Instead of having to struggle for hours writing how to change a part on a particular machine, an expert can record a video of the process in the amount of time it takes to complete the task and upload it to the platform. In our experience, digital tools can reduce the effort to capture knowledge by more than 80% in general, and as much as 95% or more when simple tasks are involved.
Find Your Duality of Growth
Manufacturers must optimize the business of today while innovating the business of tomorrow. This duality of taking steps to extend the lifespan of your current core business while simultaneously leveraging the new growth opportunities of tomorrow is a critical component to building your factory of the future. This is particularly true now more than ever.
In this fast-evolving business environment, organizations recognize that yesterday’s approach to strategy isn’t going to work tomorrow. To mobilize transformative change without inhibiting the current business, organizations need a new, more imaginative framework for developing a future-ready strategy ― one that doesn’t force leaders to negotiate between success today vs. success tomorrow.
Organizations that embrace and adjust to the duality dilemma in their strategic formulation ― through a future-back approach that situates people at the core; aligns them to purpose, as well as an intentional view of the future, and harnesses a dual-track transformation ― can balance the need for performance today with the need to innovate for a disruptive future (Figure 1).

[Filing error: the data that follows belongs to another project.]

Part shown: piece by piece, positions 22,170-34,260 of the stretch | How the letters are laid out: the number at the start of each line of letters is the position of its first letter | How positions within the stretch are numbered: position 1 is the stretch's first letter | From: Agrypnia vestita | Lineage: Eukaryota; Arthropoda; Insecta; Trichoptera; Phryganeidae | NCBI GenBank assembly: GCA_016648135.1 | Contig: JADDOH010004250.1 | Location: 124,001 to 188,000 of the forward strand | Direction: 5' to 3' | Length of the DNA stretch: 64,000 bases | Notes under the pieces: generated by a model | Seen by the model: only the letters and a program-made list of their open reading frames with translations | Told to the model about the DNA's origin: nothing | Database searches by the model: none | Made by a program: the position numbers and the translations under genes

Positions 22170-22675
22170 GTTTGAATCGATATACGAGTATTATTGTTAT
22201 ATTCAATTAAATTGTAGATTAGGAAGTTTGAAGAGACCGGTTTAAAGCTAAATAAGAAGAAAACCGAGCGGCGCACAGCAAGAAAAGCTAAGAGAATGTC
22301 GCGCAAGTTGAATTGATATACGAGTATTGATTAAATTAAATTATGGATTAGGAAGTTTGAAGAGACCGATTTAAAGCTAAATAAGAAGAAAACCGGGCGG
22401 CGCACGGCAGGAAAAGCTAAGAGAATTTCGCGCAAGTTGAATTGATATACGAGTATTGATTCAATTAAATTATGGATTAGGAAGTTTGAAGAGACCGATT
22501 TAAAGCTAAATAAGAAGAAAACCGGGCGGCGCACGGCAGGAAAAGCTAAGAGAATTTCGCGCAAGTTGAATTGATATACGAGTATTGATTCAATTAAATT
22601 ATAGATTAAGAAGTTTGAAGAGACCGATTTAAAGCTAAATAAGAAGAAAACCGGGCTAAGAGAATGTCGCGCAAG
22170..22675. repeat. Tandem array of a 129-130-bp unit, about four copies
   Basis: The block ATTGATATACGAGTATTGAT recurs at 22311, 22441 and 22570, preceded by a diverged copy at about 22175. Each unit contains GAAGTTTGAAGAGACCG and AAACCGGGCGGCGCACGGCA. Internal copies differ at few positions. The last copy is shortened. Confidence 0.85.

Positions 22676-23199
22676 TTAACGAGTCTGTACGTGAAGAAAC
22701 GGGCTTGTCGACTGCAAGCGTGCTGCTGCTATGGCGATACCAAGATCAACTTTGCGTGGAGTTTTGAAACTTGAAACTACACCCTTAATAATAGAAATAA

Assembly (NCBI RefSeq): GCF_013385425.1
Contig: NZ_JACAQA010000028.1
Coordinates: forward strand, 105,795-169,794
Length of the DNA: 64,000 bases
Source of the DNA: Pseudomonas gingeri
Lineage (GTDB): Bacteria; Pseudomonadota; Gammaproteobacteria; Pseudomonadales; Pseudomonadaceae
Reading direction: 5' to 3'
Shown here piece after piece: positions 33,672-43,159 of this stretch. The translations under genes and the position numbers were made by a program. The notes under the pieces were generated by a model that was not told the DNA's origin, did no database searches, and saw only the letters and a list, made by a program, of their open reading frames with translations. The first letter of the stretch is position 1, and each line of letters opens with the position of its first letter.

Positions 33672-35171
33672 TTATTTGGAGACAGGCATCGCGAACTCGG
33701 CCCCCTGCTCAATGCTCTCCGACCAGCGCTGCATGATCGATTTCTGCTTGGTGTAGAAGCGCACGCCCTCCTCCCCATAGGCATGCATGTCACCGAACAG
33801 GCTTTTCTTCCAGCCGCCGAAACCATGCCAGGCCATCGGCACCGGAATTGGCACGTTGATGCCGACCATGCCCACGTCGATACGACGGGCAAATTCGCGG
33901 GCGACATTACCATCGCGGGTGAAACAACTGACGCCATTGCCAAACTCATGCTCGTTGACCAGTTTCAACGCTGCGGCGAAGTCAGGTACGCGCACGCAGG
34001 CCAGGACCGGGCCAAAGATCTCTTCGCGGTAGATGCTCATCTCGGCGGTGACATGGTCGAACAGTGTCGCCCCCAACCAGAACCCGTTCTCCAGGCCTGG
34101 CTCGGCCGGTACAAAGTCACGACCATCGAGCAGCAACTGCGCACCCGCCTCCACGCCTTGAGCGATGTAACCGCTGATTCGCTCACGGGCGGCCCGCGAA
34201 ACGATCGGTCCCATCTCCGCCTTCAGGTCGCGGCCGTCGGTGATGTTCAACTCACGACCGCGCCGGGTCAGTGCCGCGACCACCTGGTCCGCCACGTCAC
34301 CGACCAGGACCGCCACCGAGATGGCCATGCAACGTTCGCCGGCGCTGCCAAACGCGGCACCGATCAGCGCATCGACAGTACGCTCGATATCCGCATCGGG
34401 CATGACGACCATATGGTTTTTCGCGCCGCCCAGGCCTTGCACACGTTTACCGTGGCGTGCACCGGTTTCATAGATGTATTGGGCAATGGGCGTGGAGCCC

Data and technology can inform decisions, but it’s people and their insight, creativity and thoughtful analysis that can drive your company forward.
Setting a Vision for Results
There are fundamental reasons that digital transformation efforts fail, yet the most common pitfalls are avoidable by following leading practices. You should start with a clear vision and an objective view of your current maturity so that you can build a realistic road map based on business outcomes and create a link between your digital transformation program and your operational excellence program. People are key, so you should invest in training, enablement, and a culture of learning and collaboration. You should focus on the user experience by using human-centered design thinking and find ways to capture institutional knowledge that can inform decisions and guide your company from where it’s been to where it wants to go.
Data quality and governance are also critical, so you should work to ensure that you add sensors to your equipment to augment data. You need to be agile, which means rapid prototyping with biweekly sprints. While experimentation is important, a first-to-scale approach is key, and quick wins are at the center when building momentum. You should also define a scalable and comprehensive architecture and technology stack and remember that an integrated approach to OT/IT up-front security is critical. Finally, you should co-create and co-innovate with your ecosystem and business partners to help maximize possibilities.
Following COVID-19, it will be even more crucial for the industry to adapt and change to help ensure the factory of the future. Your business needs to be equipped for the now, next and beyond, taking immediate steps to safeguard business continuity and initiate crisis planning while developing a more resilient enterprise going forward. This will allow you to reframe your future, operate in a “new normal,” and transform to succeed. The time to innovate is now.